The only other person on the fells(this seems to be a recurring topic while we are out) was a solitary coast to coaster coming up from Stonethwaite and after some advice on his route in clag and where to sup his beer in Grasmere, we had a hot drink, turned and headed for Wyth Burn. I started this by saying I wanted to 'know' an area and now I 'know'. I had concentrated that much on the actual route we would take, underneath dramatic mountain sides, passing waterfalls and burns, that I had failed to notice an area simply named as The Bog. It's a bit of a giveaway I know, but I missed it and now there was nothing else for it but to traverse this quagmire.

Low cloud, masking that which is The Bog.

Wythburn Tarn at The Bog's end.

Looking back on an area that I'll only do again in a dry summer, preferably a drought.
If nothing else we could laugh at each other as we waded through this. I can only compare it to The Great Moss behind Scafell Pike. Here we were tackling this in the wettest summer we've had in an age and I won't be returning next week! Still the waterfalls at The Bog's end were a sight to behold and the view looking back was really bonny, reminding me of a high plateau like Watendlath, just a tad boggier.

The view down to Wythburn

Lookingt back on the waterfalls.

 We baited at the footbridge where the two footpaths from Stockhow Bridge meet and decided to alter our plan of going round to Dunmail Raise via footpaths and instead changed to one of them 'as the crow flies' routes straight up from the bridge. This meant a steep incline and I was panting a little by the time we got to the summit There we were with only a downhill section to come, this had meant that having left the clag behind we were back in it again. This route taxed the Achilles tendons but we're used to that now.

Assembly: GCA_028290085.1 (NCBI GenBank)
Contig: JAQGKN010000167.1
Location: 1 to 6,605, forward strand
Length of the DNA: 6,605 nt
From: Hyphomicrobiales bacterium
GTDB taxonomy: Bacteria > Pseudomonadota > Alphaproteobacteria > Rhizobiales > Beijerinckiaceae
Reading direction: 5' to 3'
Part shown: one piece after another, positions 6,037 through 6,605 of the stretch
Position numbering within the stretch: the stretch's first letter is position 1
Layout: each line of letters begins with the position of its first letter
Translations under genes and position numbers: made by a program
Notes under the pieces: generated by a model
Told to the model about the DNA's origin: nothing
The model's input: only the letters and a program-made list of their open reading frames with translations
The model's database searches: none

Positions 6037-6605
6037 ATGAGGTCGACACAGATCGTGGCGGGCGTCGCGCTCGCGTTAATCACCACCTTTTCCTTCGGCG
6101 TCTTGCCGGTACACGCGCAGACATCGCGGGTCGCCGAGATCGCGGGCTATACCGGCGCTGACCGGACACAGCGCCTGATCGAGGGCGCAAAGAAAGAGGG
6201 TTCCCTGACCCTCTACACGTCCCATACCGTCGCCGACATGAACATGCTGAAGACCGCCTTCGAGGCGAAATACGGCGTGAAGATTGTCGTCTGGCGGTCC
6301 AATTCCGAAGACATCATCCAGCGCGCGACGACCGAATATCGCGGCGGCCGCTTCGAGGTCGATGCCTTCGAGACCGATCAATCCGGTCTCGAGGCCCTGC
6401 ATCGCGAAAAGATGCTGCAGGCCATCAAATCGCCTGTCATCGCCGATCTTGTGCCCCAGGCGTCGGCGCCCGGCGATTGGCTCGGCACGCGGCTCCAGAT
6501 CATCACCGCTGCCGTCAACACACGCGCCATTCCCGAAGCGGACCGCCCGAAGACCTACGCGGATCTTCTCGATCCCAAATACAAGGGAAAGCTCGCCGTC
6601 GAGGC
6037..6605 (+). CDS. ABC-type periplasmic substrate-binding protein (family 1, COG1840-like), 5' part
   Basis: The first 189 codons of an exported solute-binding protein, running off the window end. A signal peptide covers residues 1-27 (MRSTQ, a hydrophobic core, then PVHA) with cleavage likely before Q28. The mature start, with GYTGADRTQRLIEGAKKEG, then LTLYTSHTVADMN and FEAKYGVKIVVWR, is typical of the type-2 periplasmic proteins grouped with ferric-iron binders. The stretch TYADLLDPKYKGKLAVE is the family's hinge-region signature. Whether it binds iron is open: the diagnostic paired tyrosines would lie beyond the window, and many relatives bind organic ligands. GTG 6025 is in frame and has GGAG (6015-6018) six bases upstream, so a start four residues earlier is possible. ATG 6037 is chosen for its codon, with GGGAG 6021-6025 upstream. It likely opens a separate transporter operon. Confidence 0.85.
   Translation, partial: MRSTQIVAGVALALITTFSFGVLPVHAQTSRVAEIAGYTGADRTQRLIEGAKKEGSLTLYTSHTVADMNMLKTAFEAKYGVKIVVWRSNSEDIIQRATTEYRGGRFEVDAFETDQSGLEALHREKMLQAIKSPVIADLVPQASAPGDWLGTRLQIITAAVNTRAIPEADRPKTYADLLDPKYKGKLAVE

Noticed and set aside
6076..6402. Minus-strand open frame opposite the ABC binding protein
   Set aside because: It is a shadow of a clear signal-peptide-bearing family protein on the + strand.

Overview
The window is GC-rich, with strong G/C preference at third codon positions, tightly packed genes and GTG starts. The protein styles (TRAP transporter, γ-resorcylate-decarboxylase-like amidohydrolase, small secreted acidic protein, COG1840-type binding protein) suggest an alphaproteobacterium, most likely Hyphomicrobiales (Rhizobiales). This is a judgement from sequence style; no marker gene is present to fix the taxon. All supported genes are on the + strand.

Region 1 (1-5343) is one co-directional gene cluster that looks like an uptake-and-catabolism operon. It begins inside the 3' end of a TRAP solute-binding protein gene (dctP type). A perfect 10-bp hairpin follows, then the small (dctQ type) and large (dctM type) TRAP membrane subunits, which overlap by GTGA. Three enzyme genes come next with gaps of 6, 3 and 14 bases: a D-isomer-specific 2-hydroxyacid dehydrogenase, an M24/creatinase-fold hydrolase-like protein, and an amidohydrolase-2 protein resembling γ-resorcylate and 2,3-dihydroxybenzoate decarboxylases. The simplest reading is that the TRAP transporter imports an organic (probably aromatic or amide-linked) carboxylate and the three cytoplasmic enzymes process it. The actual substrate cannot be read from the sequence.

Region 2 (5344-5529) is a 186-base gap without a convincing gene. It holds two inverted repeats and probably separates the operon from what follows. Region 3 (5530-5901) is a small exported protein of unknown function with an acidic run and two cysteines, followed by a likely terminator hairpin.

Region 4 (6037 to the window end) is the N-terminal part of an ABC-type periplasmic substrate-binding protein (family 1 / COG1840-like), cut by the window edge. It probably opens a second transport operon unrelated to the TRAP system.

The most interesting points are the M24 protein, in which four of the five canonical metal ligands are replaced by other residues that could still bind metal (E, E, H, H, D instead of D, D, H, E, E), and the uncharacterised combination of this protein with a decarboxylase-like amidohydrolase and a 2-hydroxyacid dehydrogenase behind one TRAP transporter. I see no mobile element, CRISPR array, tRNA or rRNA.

Nearing Steel Fell summit, the most sun seen all day.

Dylan on the summit. The boy done good, Holly is off around somewhere on one of her 'missile speed' sorties.

The path off Steel Fell back to Greenburn Bottom was tricky to find and we referred to the electronic mapping systems to locate a point where it is worn. Once on it you can't really go wrong, well not navigationally, but if I slipped once on this grassy descent I slipped a dozen times and was very concious of knee ligaments. Even Steve, normally sure footed found it hard to keep upright. We got down with no lasting damage done, just some muddy washing for our wives to tackle. We linked up with our original route and got to the car, a quick roadside change and it was into Grasmere for Tweedies Bar (part of The Dale Lodge Hotel) and some quality beers. I had a Coniston Brewery K7 and a Red something or other which I can't remember it's full name. Both were top quality drinks and I could drink either one all night.

 A good outing in mild though misty weather of 16kms with 1050m ascent. I didn't know the routes before, now I do and interesting that they were I'll return when it is a dry summer.


  1. Never mind the Wainwrights - I think it's high time for a book of Ray's Routes! Avoid the bogs though please :-)

  2. That is very kind of you to say Karen. I could call it 'I Wandered Lonely as a Cloud', that is, if it hasn't been used before. :o)